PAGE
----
The phrase "craft beer" is quaint and homey, but the industry is definitely not. More than 4,200 small, independent brewers had an estimated $22 billion worth of retail beer sales last year. So why would entrepreneurs try to squeeze onto the crowded bar shelf?
The beer lovers behind Alementary Brewing, a Hackensack, New Jersey-based craft brewery set to open this month, think they've found the essential ingredients to make it big.
"North Jersey has been left sort of largely out of [brewery growth]," Alementary co-founder Blake Crawford said. "We think that just that alone along with our relatively small scale is going to keep us local, keep us relevant for the crowd."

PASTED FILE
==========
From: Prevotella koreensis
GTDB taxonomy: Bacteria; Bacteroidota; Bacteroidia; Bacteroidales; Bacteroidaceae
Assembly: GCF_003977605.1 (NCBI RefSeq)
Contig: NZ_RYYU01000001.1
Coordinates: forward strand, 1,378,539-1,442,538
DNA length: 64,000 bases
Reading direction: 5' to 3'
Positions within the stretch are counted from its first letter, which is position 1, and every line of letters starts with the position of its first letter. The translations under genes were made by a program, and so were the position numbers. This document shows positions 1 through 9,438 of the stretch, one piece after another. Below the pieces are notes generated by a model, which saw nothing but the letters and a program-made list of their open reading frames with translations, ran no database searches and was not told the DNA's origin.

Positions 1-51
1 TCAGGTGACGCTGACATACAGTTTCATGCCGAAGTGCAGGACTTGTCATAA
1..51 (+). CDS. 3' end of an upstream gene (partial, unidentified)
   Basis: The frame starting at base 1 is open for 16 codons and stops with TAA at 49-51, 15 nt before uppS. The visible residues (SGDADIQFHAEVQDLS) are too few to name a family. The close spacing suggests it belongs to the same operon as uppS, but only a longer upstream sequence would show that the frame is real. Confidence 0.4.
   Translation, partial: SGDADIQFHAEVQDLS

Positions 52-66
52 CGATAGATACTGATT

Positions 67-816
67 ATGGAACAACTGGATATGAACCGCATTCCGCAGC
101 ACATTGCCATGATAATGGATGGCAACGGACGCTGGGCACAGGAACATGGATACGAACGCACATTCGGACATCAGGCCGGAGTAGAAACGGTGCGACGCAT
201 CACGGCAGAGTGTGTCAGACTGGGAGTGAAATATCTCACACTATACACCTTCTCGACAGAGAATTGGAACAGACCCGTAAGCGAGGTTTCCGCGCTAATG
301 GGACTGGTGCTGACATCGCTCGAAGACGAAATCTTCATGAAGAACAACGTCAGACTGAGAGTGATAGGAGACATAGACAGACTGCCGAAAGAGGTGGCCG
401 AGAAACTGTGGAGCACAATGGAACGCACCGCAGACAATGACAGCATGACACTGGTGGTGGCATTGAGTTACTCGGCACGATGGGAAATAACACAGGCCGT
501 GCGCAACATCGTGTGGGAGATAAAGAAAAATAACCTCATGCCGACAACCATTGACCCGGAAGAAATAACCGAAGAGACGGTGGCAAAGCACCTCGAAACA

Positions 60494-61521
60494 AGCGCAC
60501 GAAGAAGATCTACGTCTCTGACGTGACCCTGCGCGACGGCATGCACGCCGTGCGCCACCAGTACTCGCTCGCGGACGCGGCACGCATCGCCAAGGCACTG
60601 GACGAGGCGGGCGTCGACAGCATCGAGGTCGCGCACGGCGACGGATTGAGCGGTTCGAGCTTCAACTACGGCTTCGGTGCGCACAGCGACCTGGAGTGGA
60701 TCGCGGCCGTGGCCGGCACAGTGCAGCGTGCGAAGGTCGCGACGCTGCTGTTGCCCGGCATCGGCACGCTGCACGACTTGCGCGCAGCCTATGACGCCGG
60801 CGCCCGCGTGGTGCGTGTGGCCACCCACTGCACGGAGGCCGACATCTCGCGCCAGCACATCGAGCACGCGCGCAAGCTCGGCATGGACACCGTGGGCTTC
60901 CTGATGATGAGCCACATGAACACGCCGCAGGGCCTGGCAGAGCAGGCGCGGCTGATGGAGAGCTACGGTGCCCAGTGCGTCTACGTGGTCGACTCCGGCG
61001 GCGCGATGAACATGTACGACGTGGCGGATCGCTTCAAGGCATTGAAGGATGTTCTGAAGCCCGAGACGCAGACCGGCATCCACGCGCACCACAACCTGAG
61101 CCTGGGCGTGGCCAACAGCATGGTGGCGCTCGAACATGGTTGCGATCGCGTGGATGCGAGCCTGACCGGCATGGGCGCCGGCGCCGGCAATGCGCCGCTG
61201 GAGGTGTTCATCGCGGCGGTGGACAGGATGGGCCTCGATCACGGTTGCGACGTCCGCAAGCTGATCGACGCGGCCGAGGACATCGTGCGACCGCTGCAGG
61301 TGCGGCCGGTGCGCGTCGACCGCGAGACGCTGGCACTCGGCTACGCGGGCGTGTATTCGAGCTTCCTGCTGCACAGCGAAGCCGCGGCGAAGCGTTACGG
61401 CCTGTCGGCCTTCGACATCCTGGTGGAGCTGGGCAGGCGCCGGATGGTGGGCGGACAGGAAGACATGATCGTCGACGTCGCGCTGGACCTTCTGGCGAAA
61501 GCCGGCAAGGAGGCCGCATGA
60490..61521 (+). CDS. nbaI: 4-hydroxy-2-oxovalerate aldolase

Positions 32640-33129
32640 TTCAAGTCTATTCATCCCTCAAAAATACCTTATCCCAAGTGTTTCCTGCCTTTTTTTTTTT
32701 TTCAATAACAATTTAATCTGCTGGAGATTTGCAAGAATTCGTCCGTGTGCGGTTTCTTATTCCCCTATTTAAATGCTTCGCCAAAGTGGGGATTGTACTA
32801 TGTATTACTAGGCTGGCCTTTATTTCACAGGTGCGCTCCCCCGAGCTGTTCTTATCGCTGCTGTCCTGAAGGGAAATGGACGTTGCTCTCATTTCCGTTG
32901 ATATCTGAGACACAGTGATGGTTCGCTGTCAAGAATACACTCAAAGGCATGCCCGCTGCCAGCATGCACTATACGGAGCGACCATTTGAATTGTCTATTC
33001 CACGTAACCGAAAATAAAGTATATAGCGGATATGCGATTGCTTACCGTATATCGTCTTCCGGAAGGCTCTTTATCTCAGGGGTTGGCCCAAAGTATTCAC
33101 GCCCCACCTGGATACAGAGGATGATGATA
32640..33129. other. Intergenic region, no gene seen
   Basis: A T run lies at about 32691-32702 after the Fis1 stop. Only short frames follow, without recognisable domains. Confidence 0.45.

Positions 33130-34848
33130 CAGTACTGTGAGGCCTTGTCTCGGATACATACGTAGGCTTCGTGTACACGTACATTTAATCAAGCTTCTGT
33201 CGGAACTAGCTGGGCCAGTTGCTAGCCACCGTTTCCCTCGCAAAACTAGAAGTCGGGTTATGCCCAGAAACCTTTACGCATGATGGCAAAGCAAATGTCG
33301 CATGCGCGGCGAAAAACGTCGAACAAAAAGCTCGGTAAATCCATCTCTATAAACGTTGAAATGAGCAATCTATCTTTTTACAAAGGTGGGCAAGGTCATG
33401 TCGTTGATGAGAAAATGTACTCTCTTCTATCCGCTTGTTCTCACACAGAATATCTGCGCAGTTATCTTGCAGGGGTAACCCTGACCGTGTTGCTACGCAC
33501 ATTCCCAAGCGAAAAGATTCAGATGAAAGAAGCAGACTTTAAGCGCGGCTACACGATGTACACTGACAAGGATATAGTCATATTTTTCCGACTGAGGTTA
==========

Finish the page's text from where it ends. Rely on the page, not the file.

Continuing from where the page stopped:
"Build relationships," co-founder Mike Roosevelt said. "One of the things that we're going to do is have industry preview nights where we invite local bar owners to come try and sample the beer before it's really out there. Build up some buzz, get them interested in having it on their shelves."
"As long as you're avoiding all those middlemen, you know if we're selling you directly in the tasting room, selling you a pint of beer, or we're selling directly to another bar, the profit margins are pretty good," Crawford said.
Profit margins for each beer sold can be upward of 40 or 50 percent when a brewer takes the do-it-yourself approach, he added.
The U.S. currently has more craft breweries than ever before, according to the Brewers Association. And Alementary Brewing is betting there is room for even more.